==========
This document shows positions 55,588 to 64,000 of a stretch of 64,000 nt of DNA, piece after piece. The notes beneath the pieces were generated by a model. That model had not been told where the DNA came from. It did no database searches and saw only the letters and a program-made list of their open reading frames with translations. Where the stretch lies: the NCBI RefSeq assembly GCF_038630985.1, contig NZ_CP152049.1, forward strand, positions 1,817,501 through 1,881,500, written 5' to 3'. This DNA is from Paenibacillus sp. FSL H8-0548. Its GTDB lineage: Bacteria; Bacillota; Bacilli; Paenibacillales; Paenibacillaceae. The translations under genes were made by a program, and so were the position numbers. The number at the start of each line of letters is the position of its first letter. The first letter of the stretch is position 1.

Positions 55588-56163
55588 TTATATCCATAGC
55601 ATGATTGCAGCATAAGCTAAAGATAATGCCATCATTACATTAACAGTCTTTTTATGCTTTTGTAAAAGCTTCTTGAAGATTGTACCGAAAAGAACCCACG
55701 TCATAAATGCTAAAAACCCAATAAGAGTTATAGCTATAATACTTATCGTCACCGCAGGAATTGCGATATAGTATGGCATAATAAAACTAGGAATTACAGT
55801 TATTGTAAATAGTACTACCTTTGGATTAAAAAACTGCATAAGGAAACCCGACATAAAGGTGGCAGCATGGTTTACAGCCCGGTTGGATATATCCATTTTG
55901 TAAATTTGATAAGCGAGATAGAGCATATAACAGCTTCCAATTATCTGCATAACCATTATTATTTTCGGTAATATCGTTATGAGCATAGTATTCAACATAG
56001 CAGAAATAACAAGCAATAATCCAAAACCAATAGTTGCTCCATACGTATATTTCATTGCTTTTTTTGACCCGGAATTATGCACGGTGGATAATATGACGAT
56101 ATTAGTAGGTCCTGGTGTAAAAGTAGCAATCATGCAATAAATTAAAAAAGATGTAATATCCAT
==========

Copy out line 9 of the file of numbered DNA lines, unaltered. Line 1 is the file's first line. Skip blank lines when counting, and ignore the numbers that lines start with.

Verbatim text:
56101 ATTAGTAGGTCCTGGTGTAAAAGTAGCAATCATGCAATAAATTAAAAAAGATGTAATATCCAT